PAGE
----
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Role of prophylactic antibiotics in elective laparoscopic 
cholecystectomy: A systematic review and meta-analysis 

Ann Hepatobiliary Pancreat Surg 2018 Aug;22(3):231-47
Published online August 31, 2018
Copyright © 2018 Ann Hepatobiliary Pancreat Surg.

Sang Hoon Kim, Hee Chul Yu, Jae Do Yang, Sung Woo Ahn, Hong Pil Hwang

Department of Surgery, Chonbuk National University Medical School and Hospital, Research Institute of Clinical Medicine of Chonbuk National University-Biomedical Research Institute of Chonbuk University Hospital, and Research Institute for Endocrine Sciences, Chonbuk National University, Jeonju, Korea
Received June 20, 2018; Revised June 29, 2018; Accepted July 31, 2018.
This is an Open Access article distributed under the terms of the Creative Commons Attribution Non-Commercial License (http://creativecommons.org/licenses/by-nc/3.0) which permits unrestricted non-commercial use, distribution, and reproduction in any medium, provided the original work is properly cited.
 Abstract
Backgrounds/Aims: The role of prophylactic antibiotics for laparoscopic cholecystectomy in low-risk patients is still unclear. This study aimed to verify the conclusion of previous meta-analyses concerning the effectiveness of antibiotic prophylaxis for elective laparoscopic cholecystectomy in low-risk patients. 
Methods: Comprehensive literature searches were performed on electric databases and manual searches. Randomized controlled trials (RCTs), prospective studies, and retrospective studies comparing antibiotic prophylaxis to placebo or no antibiotics in low-risk elective laparoscopic cholecystectomy were included. Results: This study included 28 RCTs, three prospective studies, and three retrospective studies. In RCTs, prophylactic antibiotics did not prevent deep surgical site infections (SSI) (RR 1.10, 95% confidence interval [CI] [0.45-2.69], p=0.84) but reduced SSI (RR 0.70, 95% CI [0.53-0.94], p=0.02), and superficial SSI (RR 0.58, 95% CI [0.42-0.82], p=0.01). Prospective studies showed prophylactic antibiotics did not reduce superficial SSI (RR 0.35, 95% CI [0.01-8.40], p=0.52) but reduced SSI (RR 0.12, 95% CI [0.04-0.35], p=0.0001). In retrospective studies, antibiotic prophylaxis did not reduce SSI (RR 1.59, 95% CI [0.30-8.32], p=0.58). The pooled data (12121 patients) including RCTs and prospective and retrospective studies showed that prophylactic antibiotics were not effective in preventing deep SSI (RR 1.01 95% CI [0.46-2.21], p=0.98) but effective in reducing SSI (RR 0.67, 95% CI [0.51-0.88], p=0.003) and superficial SSI (RR 0.61, 95% CI [0.45-0.83], p=0.002).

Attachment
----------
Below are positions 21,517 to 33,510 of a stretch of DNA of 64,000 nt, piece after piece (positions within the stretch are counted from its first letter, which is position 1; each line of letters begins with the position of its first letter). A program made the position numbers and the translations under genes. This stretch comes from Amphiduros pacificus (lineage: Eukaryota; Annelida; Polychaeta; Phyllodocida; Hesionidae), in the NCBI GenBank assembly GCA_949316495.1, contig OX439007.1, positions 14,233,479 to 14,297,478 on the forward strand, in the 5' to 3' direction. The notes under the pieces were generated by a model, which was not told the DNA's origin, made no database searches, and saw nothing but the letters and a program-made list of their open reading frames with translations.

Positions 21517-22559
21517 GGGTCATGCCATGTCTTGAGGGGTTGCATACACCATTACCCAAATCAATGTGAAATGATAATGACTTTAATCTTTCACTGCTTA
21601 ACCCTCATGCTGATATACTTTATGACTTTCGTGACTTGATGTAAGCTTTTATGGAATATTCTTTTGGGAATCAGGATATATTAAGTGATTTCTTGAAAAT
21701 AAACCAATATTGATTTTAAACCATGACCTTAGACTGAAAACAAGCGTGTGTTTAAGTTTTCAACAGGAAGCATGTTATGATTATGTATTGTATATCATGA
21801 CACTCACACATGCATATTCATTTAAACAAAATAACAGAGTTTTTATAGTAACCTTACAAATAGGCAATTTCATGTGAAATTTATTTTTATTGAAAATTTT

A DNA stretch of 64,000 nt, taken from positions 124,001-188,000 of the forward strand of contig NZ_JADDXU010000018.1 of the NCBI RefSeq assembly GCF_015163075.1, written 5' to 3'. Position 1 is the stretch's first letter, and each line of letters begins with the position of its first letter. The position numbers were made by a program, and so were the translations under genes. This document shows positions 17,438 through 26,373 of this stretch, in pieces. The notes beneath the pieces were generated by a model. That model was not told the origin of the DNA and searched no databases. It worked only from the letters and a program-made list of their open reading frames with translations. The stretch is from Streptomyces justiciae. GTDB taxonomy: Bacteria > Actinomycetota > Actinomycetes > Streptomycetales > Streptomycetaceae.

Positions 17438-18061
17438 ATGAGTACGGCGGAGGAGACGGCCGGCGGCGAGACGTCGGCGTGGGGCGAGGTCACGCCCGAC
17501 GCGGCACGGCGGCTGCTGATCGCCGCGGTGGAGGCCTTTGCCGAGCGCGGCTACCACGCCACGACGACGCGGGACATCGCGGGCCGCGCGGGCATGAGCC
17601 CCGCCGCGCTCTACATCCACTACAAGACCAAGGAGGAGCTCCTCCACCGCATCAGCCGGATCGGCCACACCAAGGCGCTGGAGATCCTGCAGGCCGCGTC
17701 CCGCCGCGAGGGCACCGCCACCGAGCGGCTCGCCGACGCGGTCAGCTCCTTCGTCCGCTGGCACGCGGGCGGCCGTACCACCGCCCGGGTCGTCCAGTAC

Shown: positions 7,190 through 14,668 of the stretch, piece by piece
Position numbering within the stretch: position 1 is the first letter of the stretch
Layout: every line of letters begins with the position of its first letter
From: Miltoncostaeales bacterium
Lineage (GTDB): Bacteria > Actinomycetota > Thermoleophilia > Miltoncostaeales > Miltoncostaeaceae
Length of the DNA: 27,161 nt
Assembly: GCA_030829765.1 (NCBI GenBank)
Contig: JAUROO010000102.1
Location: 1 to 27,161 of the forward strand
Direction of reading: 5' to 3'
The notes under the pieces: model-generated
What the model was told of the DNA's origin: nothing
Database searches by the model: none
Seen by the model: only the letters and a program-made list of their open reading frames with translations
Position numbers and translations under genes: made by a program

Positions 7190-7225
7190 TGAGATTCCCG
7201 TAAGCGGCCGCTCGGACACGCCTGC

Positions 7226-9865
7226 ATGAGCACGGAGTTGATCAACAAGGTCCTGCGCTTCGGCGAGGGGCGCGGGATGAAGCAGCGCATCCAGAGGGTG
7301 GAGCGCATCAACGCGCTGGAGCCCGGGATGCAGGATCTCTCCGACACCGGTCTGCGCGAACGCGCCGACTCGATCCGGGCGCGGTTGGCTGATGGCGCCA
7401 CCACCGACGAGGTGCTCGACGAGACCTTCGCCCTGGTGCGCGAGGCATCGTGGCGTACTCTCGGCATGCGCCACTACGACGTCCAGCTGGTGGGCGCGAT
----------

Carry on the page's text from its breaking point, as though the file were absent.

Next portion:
Conclusions: The use of prophylactic antibiotics is effective for reducing the incidence of SSI and superficial SSI but is not effective for preventing deep SSI in low-risk patients who underwent elective laparoscopic cholecystectomy.
Keywords : Laparoscopic cholecystectomy; Antibiotic prophylaxis; Meta-analysis

 

August 2018, 22 (3)